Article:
September 17, 2020
Brazil soy farms set to expand by more than 6% in the 2020 / 2021 crop season
Soy farmers in Brazil's north and northeast, where the Amazon rainforest and Cerrado savanna are located, are projected to expand their soy farms by more than 6% in the 2020 / 2021 crop season, its fastest rate in four years, Reuters reported.
Arc Mercosul and AgRural forecasts show both regions will add more than 350,000 hectares (865,000 acres) this crop season.
Both north and northeast Brazil include parts of what is known as Brazil's agriculture frontier. These are the Matopiba savanna region, Maranhao, Tocantins, Piaui, and Bahia states, as well as southern Para state, where the Amazon forest is.
The consultancies said more soy farms will be established at newly deforested areas, previously created pastures, and marginal lands, as soy prices surge. US soybean futures reached two-year highs on September 16 backed by China and financial funds' demand.
Environmental advocates said the new soy farms will accelerate climate change and increase greenhouse gas emissions.
Soy farmers said the law permits them to deforest a certain percentage of their property. This law differs by region.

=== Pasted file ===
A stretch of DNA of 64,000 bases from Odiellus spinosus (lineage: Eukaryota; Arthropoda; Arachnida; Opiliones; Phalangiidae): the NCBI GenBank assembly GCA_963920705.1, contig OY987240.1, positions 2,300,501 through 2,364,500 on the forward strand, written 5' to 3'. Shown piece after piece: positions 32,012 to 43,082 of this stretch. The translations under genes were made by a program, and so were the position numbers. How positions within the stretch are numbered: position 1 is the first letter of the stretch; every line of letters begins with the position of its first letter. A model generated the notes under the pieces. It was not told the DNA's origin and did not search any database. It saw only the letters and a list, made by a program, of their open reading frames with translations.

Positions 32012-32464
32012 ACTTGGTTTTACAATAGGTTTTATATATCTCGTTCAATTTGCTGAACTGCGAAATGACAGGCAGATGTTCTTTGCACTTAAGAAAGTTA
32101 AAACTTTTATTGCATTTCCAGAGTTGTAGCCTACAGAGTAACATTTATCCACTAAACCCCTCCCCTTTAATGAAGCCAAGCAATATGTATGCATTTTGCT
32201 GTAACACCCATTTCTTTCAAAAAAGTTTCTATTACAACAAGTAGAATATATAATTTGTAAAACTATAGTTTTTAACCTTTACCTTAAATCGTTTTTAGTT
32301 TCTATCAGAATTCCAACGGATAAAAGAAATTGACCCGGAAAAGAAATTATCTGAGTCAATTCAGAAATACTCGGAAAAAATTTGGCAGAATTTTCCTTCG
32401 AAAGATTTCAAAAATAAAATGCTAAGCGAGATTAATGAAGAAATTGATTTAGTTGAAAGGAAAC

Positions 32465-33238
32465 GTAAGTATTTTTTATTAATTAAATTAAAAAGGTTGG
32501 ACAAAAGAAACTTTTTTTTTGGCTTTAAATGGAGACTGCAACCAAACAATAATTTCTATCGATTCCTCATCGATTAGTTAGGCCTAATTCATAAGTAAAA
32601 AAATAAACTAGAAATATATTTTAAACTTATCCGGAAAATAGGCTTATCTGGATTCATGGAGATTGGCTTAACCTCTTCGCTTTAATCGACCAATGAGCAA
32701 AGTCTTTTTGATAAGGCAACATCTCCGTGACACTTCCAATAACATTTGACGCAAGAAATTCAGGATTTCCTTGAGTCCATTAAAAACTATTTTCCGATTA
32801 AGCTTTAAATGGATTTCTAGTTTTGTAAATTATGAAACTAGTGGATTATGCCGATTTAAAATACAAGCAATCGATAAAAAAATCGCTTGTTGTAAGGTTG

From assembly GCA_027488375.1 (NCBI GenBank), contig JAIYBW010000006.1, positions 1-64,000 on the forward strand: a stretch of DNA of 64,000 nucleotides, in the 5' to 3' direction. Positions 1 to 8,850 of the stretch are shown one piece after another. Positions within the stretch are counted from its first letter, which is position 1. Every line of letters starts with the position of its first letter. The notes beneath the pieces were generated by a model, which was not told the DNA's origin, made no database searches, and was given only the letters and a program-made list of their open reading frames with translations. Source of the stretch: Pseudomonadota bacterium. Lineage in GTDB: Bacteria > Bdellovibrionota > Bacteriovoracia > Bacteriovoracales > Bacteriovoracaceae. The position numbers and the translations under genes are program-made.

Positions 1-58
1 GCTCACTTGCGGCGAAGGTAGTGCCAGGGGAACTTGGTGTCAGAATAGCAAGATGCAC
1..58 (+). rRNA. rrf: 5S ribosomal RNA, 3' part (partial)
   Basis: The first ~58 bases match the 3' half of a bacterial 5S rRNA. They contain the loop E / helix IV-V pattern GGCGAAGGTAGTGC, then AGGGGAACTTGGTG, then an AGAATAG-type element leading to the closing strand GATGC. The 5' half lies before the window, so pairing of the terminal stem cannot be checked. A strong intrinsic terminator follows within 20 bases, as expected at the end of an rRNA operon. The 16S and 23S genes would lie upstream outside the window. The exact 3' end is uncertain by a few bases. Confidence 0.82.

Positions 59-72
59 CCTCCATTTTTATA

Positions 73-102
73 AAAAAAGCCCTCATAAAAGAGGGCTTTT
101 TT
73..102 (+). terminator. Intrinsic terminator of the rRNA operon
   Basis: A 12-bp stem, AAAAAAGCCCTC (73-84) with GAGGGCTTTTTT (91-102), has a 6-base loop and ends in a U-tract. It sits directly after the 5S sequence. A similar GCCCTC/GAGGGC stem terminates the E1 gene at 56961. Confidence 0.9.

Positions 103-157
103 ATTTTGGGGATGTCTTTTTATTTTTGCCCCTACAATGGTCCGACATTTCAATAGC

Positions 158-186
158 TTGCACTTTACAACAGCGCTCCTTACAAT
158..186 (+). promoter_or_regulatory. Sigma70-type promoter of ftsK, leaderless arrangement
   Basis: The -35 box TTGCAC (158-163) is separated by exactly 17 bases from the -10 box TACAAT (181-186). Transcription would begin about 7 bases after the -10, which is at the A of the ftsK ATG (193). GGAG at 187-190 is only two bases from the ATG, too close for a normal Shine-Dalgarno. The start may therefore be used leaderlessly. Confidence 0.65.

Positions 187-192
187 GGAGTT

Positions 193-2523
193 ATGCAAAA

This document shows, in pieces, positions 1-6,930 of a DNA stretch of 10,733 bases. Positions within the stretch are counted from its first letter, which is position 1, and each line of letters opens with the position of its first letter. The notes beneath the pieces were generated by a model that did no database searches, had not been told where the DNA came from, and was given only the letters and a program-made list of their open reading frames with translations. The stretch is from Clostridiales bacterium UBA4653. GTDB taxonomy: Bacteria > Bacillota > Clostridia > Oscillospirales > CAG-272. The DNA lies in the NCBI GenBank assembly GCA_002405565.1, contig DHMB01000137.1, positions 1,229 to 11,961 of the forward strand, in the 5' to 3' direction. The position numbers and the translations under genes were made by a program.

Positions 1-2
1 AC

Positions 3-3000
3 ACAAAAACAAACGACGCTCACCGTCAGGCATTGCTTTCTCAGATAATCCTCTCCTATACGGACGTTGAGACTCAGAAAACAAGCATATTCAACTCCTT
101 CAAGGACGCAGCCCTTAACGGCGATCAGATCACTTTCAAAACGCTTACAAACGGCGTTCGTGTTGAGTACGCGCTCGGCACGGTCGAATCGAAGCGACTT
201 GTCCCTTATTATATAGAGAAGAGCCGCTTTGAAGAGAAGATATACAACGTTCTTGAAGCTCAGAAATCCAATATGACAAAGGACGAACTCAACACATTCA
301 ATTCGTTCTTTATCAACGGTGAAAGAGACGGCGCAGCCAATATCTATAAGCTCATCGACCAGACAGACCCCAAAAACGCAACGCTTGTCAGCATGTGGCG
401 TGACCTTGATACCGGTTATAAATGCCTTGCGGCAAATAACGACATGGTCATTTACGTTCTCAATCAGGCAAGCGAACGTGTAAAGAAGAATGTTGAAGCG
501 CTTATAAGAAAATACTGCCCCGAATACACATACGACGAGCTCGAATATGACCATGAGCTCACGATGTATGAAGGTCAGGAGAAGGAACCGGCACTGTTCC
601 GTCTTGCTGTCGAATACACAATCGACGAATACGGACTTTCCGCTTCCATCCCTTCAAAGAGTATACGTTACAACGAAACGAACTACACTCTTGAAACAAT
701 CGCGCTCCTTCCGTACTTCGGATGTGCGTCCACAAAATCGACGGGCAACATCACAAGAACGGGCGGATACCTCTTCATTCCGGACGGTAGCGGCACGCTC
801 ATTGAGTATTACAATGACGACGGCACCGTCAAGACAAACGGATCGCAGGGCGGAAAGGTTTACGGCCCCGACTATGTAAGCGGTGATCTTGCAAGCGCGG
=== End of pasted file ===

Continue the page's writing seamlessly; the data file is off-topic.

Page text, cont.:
The federal government has voiced praise to its farmers. Brazil is the number one exporter of soy and related products in the world.
Brazilian farmers are benefitting from selling their crops in BRL because of its weakness against the USD. About 50% of the 2020 / 2021 crop have been pre-sold.
Adriano Gome, AgRural analyst, said farmers will expand soy farms where possible because of the favourable prices.
AgRural estimates a 6.4% increase in soy-growing area in the north and northeast. Arc Mercosul is projecting a 6.8% growth.
Planting is set to begin this month in Brazil's center-west region, which includes major producer Mato Grosso state. Soy-growing area in the state is expected to grow 2.8% or 463,000 hectares.